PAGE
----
It has been a while since I’ve made an astronomy post, not because I haven’t had the scope out imaging, but because I haven’t been all that happy with recent results. My images have been showing a nasty central brightening that prevents fainter details being brought out in post processing.
Why is this a problem? Take a look at the image below of M51. I’ve stretched the data a little to emphasise the brightening. The problem is that in order to bring out fainter details in the galaxy or the lower magnitude stars around the edges of the image, the data levels need adjusting. Long before those stars are visible, the bright centre has spread across the entire image and ruined it.
After doing some research, it turns out this is known as vignetting and is a problem caused by the telescope optics. MAPUG-Astronomy describes this in great detail, but the important part is
The image is brightest on axis, at the center of the field of view, and dimmer off axis. This is a classical case of vignetting. Note that this is not a sharp cut off of the image, but a gradual dimming of it. Unfortunately, it is a feature of folded telescope optics which cannot be avoided.
Although nothing can be done to prevent vignetting, it turns out there’s a way to account for the dimming and in turn remove it from the images. By taking a photo of an evenly lit area, the dimming of pixels from vignetting can be isolated and then in turn removed from the light frame.
I’ve built a light box using foamboard to construct the box and holders for the diffusers. Two sheets of opal perspex slot into the holders to diffuse the light (from four LEDs) and present a flatly lit front pane. The box is loosly based on the many designs posted on-line. It won’t win any awards for construction, but it was cheap. About £25 in materials which can likely be sourced for cheaper than that.
I captured CCD images in various rotated positions to ensure the field is evenly lit and that the dimming is due to vignetting and not shoddy light box construction.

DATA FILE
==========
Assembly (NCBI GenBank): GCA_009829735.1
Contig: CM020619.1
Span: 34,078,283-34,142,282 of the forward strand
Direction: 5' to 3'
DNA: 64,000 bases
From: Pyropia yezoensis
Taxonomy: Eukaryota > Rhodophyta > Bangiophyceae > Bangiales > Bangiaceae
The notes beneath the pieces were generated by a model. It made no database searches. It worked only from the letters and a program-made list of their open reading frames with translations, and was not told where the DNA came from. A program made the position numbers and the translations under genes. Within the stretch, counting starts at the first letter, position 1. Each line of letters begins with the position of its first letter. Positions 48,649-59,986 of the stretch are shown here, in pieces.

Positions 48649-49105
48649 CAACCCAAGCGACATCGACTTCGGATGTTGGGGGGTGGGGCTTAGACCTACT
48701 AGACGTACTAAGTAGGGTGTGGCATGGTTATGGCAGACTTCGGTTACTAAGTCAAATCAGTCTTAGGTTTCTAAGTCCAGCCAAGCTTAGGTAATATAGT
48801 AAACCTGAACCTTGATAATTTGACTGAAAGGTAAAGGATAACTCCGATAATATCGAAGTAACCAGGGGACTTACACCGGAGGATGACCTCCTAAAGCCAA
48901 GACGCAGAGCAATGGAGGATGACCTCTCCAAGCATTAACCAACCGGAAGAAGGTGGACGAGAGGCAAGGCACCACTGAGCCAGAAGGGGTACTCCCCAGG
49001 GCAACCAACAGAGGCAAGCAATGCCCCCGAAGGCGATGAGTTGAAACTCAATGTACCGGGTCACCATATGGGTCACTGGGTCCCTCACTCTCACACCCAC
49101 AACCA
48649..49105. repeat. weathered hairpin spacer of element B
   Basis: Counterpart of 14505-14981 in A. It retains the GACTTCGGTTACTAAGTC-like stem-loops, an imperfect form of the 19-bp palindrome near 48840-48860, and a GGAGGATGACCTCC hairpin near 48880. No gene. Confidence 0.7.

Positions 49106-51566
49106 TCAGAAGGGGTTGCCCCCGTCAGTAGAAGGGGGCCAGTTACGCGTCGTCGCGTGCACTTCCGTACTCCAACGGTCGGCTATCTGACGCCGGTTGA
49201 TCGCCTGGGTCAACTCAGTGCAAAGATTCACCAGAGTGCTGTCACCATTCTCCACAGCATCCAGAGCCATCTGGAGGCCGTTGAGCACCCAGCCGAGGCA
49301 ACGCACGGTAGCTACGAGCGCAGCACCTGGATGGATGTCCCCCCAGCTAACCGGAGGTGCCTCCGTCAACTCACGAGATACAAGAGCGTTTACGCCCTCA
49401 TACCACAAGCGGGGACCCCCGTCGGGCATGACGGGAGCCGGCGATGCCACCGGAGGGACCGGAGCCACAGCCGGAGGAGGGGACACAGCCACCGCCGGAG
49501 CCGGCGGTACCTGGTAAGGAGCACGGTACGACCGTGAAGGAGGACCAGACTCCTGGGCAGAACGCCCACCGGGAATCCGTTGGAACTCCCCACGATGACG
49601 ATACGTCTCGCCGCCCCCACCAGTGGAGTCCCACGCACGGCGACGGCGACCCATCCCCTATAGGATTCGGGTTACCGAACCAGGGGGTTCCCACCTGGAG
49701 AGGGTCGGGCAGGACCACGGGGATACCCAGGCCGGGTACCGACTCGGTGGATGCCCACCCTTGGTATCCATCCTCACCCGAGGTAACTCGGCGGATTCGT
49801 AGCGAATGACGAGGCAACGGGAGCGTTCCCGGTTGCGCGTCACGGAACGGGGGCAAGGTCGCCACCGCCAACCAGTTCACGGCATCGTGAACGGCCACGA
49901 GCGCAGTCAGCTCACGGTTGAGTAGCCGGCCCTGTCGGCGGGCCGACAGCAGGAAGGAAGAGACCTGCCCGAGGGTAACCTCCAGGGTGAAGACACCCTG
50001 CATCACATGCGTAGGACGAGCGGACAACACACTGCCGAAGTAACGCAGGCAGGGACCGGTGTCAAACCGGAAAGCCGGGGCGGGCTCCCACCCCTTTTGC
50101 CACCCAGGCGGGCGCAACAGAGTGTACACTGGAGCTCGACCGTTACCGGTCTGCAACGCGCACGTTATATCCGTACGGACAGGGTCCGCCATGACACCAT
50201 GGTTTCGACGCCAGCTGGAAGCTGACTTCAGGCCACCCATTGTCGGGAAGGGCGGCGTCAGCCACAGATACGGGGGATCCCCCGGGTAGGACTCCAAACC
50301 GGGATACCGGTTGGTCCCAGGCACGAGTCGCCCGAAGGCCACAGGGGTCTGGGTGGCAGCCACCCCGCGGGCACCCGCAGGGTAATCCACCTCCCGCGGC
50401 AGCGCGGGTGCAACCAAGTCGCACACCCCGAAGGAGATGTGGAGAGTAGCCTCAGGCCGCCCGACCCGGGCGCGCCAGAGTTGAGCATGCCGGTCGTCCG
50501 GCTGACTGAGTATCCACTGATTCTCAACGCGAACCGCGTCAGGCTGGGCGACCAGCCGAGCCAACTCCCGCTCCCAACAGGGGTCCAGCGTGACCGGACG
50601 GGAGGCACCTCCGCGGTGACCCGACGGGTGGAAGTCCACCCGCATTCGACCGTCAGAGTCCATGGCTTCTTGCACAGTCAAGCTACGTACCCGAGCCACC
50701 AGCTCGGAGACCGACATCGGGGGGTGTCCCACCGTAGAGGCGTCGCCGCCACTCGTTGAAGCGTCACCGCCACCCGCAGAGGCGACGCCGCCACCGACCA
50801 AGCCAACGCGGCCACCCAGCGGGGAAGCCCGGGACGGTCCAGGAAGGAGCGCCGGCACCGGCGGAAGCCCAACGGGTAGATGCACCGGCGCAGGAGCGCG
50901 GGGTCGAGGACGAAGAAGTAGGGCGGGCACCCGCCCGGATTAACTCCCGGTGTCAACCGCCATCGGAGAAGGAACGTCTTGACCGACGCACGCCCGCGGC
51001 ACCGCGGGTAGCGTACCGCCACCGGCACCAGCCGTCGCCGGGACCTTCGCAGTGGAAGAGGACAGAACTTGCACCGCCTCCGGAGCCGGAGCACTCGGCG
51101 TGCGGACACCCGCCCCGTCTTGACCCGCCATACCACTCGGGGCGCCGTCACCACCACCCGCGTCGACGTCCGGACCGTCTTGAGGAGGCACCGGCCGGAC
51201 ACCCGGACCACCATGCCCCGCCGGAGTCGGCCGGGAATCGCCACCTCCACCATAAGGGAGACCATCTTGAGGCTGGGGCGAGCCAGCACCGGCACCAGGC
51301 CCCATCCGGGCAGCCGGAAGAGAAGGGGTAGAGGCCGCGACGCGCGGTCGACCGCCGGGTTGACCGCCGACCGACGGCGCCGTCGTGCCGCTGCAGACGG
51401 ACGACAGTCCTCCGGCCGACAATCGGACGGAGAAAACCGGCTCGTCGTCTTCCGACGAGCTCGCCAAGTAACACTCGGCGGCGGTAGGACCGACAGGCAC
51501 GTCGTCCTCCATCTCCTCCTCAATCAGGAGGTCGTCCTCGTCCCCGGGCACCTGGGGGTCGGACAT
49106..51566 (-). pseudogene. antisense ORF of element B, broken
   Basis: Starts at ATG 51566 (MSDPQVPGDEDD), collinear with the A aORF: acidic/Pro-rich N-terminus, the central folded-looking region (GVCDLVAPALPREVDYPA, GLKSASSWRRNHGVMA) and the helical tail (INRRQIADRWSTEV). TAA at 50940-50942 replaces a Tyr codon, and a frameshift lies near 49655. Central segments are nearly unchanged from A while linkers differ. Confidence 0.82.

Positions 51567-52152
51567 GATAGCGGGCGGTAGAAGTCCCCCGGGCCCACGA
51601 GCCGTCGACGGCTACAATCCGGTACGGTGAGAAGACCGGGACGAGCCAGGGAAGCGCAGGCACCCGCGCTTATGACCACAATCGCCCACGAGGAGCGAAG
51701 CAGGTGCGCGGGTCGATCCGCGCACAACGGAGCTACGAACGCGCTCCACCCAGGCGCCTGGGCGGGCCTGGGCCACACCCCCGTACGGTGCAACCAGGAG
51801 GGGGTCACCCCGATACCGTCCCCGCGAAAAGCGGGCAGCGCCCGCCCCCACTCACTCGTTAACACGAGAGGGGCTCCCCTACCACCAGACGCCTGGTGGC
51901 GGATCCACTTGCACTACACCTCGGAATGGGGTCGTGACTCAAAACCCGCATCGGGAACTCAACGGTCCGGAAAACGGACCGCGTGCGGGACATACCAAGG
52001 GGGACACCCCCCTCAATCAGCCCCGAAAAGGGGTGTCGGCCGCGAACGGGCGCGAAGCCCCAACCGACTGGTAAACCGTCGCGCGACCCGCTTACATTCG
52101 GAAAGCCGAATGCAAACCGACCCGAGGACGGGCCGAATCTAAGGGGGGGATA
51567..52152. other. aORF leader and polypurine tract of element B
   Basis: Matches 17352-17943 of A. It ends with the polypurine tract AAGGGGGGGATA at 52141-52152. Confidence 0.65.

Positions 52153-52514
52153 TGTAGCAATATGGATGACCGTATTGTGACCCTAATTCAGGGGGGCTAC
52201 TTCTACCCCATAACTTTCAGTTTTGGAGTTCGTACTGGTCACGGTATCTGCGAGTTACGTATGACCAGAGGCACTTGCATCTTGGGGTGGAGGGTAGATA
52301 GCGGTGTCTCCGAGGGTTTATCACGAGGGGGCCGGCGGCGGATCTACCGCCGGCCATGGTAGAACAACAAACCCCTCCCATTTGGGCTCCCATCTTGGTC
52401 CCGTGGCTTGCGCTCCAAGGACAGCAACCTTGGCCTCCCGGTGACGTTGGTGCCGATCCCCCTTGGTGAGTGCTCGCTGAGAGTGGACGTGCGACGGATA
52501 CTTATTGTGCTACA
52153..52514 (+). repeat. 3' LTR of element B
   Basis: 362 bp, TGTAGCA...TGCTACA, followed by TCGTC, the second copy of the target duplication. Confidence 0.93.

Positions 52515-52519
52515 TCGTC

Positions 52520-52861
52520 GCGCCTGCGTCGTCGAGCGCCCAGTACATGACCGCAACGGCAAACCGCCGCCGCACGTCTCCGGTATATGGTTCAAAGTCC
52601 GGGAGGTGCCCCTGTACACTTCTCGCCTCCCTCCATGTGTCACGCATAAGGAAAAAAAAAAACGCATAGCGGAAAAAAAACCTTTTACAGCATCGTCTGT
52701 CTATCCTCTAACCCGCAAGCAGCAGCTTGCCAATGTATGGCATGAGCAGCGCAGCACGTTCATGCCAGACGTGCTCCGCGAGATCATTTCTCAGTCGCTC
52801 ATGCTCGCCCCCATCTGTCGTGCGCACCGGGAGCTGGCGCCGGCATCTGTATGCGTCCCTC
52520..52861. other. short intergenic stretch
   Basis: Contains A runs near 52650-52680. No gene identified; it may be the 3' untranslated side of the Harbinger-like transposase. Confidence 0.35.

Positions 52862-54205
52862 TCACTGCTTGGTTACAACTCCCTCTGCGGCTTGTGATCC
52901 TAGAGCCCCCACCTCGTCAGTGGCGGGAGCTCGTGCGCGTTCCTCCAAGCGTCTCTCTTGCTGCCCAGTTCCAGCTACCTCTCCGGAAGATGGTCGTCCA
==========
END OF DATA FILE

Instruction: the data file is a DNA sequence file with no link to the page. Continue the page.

After calibrating the images with the flat field frames, here’s the result.
The bright gradient has now been eliminated. All that remains is a bit of signal noise which can be handled by stacking multiple short exposures. Below is the first stacked and calibrated image. I’m still working on alternative ways to process the fits data to improve the image, but a quick processing shows promising results.
After a closer inspection of the combined frames, there is still a slight gradient from the bottom of the image moving upwards towards the centre. Whether this is due to the light box not providing a totally flat field frame or simply light pollution, I’m not yet certain.
A Trio of Galaxies
|Exposure Time||30x120s Avg|
|Date||2009-03-05 03:06 UTC|
|CCD||Starlight XPress MX716|
|Dark Frames||10x120s Avg|
|Flat Frames||10x0.8s Avg|
|Apparent Dimension||11 x 7 arc min|
|Visual Brightness||8.4 mag|
The centre of the image shows two galaxies. The first, larger galaxy is NGC 5194 and just above it is NGC 5195. These two colliding galaxies are better known as M51 the Whirlpool Galaxy.
During processing I noticed a faint object in the lower right corner. According to the reference catalogue of bright galaxies, this is IC 4263, a magnitude 15 galaxy measuring only 2x0.4 arc minutes in size.
The image above has had a high pass filter applied as an attempt to sharpen the image a little. I’m still not sure which of the two I prefer most.
I’ve glossed over all the details of calibrating images, but if you’re interested in knowing more there’s a few sites with more detailed descriptions. Such as AAVSO
There’s still a lot of room for improvement. Still, compared to my previous attempt at M51, I think the light box was worth every penny.